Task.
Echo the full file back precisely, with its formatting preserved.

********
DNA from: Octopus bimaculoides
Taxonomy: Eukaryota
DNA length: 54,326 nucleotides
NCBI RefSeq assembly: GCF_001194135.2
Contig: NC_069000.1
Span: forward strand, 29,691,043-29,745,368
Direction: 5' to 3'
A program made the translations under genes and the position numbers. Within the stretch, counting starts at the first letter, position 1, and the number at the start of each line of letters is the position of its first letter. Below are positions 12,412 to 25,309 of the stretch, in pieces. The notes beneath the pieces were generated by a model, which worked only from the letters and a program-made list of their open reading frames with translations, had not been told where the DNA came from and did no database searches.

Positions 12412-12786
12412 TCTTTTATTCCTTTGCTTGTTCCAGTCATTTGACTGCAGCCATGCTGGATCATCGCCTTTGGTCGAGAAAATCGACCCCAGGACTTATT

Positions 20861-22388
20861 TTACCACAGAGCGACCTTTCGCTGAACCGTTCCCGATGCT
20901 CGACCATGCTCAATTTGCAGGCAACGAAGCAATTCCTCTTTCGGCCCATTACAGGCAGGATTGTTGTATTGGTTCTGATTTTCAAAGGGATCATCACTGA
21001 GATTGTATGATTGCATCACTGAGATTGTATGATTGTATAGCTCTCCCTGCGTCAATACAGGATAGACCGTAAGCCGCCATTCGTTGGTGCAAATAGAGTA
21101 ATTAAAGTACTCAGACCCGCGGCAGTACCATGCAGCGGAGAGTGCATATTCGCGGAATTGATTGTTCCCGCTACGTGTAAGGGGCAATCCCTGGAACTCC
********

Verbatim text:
DNA from: Octopus bimaculoides
Taxonomy: Eukaryota
DNA length: 54,326 nucleotides
NCBI RefSeq assembly: GCF_001194135.2
Contig: NC_069000.1
Span: forward strand, 29,691,043-29,745,368
Direction: 5' to 3'
A program made the translations under genes and the position numbers. Within the stretch, counting starts at the first letter, position 1, and the number at the start of each line of letters is the position of its first letter. Below are positions 12,412 to 25,309 of the stretch, in pieces. The notes beneath the pieces were generated by a model, which worked only from the letters and a program-made list of their open reading frames with translations, had not been told where the DNA came from and did no database searches.

Positions 12412-12786
12412 TCTTTTATTCCTTTGCTTGTTCCAGTCATTTGACTGCAGCCATGCTGGATCATCGCCTTTGGTCGAGAAAATCGACCCCAGGACTTATT

Positions 20861-22388
20861 TTACCACAGAGCGACCTTTCGCTGAACCGTTCCCGATGCT
20901 CGACCATGCTCAATTTGCAGGCAACGAAGCAATTCCTCTTTCGGCCCATTACAGGCAGGATTGTTGTATTGGTTCTGATTTTCAAAGGGATCATCACTGA
21001 GATTGTATGATTGCATCACTGAGATTGTATGATTGTATAGCTCTCCCTGCGTCAATACAGGATAGACCGTAAGCCGCCATTCGTTGGTGCAAATAGAGTA
21101 ATTAAAGTACTCAGACCCGCGGCAGTACCATGCAGCGGAGAGTGCATATTCGCGGAATTGATTGTTCCCGCTACGTGTAAGGGGCAATCCCTGGAACTCC